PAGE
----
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Wine-Making Fetzer Family's Cup Overflows : Wholesomeness and Hard Work Unite the Clan

May 20, 1985|TIA GINDICK | Times Staff Writer

REDWOOD VALLEY, Calif. — The story has been told so often it's almost legend. How their dad, the late Barney Fetzer, would have his children--say, four or five of the boys--out pruning the vineyards. It would be coming on noon and the truck to take them home for lunch inevitably would be at the other end of the field. Fetzer's ploy never failed. "Instead of just walking back to the truck," he'd tell the kids, "let's prune our way back."

"It might be 3 or 4 before we got lunch," Fetzer's eldest son, John, 38, remembers with a laugh. "Sometimes we'd go all day without eating."

Then there was Christmas, one of the few days of the year that the Fetzers took off. No school, no work, just traditional Christmas festivities. From Barney Fetzer came tools: a new hammer, a special screwdriver.

Brooked No Giggles

Barney Fetzer--his children say nobody really knew him, that he wasn't affectionate, that he brooked no giggling or chatter at the dinner table, so meals were usually downed in silence, that in the last few months before his death of a heart attack in 1981, at age 61, he communicated with them solely by memos.

Of Barney and Kathleen Fetzer's 11 children, 10 work for the family winery here in this green, hilly valley three hours north of San Francisco in Mendocino County. Only Kathy, the eldest daughter, doesn't. But that, she says, is just a matter of time. A certified public accountant, she's studying for a master's degree in tax accounting at San Francisco State University, and once she's gotten her degree, plus some practical experience, she'll take on the Fetzer finances.

Everything Fetzer Vineyards is today--the 18th largest of California's 600 wineries--is not so much the product of one man's dedication to a dream. Rather, it's the reflection of a father's effect upon his family.

About 30 minutes north of Santa Rosa on Highway 101, the Fetzer signs start appearing. Sundial Vineyard, run by Joe Fetzer, 35, comes first. Minutes later, there's Hopland and the Fetzer Tasting Room. Up the road about 15 minutes more is Ukiah and 10 minutes beyond that, off the highway and into the hills, is Redwood Valley and the 780-acre Home Vineyard. Here are the main offices, the winery, 200 acres of grapes (managed by Bobby Fetzer, 29), the family home (where mother, Kathleen, daughter Kathy, 37, and her daughter, Christina, 10, live) plus a few other homes. The Fetzers are big on building homes on their properties, both for themselves and their employees.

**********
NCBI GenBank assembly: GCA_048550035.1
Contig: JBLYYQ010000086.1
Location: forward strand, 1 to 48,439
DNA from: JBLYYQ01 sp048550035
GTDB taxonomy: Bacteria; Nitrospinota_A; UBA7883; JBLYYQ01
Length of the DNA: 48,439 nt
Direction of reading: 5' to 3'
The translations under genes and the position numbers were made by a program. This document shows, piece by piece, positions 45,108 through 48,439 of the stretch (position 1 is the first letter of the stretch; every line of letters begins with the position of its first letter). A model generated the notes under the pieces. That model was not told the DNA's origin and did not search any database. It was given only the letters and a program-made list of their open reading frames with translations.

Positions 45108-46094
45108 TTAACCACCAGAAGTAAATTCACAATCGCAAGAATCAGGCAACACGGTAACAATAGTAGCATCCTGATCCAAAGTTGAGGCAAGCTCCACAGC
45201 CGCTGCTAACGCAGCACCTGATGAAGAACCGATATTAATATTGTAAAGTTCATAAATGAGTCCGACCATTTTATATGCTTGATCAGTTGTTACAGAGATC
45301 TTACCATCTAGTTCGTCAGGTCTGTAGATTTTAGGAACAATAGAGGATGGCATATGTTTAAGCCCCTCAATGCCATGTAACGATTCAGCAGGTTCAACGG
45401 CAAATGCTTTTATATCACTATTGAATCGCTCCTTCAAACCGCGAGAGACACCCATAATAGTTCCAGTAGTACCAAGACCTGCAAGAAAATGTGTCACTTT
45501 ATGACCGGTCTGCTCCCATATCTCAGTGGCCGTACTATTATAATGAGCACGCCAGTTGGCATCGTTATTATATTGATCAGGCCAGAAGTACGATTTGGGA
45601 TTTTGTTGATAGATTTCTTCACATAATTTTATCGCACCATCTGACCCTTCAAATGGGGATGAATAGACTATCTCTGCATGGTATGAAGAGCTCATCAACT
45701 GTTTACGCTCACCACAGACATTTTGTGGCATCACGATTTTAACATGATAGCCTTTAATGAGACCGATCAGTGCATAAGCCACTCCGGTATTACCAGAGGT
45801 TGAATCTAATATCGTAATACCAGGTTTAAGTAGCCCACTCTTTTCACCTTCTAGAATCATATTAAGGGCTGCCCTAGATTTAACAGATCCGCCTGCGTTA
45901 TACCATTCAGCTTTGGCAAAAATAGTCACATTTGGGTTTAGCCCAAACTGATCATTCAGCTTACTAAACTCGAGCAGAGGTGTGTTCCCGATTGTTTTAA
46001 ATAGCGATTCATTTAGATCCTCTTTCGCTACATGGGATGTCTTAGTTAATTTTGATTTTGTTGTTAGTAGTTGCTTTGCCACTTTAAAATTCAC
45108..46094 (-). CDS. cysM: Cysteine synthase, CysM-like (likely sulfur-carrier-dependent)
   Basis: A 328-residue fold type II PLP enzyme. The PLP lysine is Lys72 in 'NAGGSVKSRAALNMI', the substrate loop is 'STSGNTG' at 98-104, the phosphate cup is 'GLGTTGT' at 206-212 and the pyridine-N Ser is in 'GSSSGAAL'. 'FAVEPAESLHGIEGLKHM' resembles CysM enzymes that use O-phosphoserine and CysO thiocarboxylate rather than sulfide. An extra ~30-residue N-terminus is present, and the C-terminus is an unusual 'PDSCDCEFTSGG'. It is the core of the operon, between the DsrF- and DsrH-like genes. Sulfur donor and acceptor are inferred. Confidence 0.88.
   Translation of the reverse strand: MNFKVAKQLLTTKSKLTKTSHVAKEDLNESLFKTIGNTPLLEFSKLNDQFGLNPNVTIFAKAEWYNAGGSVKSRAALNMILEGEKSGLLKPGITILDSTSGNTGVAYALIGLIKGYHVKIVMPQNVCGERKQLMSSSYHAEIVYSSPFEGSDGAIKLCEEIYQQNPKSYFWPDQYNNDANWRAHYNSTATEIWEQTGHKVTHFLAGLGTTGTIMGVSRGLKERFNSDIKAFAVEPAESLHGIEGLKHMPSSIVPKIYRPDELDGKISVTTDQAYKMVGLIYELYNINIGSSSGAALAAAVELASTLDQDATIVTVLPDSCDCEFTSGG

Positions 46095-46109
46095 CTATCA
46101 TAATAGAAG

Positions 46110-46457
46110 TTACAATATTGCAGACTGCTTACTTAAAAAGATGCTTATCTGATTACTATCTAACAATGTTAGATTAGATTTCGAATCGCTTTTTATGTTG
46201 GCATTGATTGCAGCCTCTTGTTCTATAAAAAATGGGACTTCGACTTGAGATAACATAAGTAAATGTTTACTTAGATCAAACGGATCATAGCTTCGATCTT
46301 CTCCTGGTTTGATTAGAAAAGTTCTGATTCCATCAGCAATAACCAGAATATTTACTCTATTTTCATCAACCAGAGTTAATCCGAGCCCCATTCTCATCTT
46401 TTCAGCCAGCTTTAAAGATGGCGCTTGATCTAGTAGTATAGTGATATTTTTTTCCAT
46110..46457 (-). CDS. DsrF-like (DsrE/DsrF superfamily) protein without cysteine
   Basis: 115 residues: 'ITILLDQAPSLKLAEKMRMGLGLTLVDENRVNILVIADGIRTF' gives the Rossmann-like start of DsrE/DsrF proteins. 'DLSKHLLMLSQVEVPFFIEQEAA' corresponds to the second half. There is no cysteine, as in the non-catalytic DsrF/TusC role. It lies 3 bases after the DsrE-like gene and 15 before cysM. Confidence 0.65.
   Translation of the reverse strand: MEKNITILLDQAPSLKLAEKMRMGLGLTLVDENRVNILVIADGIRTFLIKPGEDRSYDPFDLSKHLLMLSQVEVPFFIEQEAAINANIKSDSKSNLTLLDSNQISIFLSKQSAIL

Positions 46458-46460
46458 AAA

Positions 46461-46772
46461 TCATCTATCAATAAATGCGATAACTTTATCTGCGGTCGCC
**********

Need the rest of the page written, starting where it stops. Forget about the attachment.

A Little Embellishment

The saga of how Barney Fetzer finagled his family into the winery business has been told so many times by John Fetzer, as eldest son and company president, that it might have become a little embellished--at least that's the impression when he gets to the part about the family being so poor that the Fetzer children had to eat sandwiches made of homemade bread--while all the other kids at school got Langendorf.

Anyway, John began, go back to 1950 or so. That's when his father sold his shares in a plywood corporation in Medford, Ore., and moved his family to the Ukiah area where he took a job as office manager of Hollowtree Lumber Co.

The idea of owning a ranch was always there--both Barney and Kathleen Fetzer had been raised on farms in the Midwest--but it became an obsession, according to family lore, on the day Barney Fetzer came home and found all the kids in front of the television set.

"He blew up," John Fetzer said, "and the next thing we knew he'd traded the television for an arc welder and for the next eight years there was no television in the house. Dad saw the ranch as a way to get all of the family outside, doing things, going hunting and fishing."

Finally, in 1957, when his eldest son was in the third grade, Barney Fetzer found the perfect piece of property. Cashing in his life insurance to purchase it and continuing his office job, he brought his family to what was subsequently named Home Ranch. Already there: an old way station that had been a stopover for stagecoaches going through the foothills from Ukiah to Mendocino. It would become the Fetzer home. Also: 40 acres of grapes, 30 acres of pear trees and lots of room for anything else they might want to do.

Up at 5:30 A.M.

Instead of fishing, hiking and hunting, Barney Fetzer's favorite saying became "live on a ranch, work on a ranch." Every morning the family would be up at 5:30 so the boys could milk the cows, tend the sheep and do all the outside chores before they left for school in Ukiah and Fetzer left for the office. The girls did the inside work, making all the beds, packing lunch bags, assembly-line fashion.

After school: no football, no sports. Instead it was back home where there were countless things to be done before bedtime.

A tough life for a little kid?

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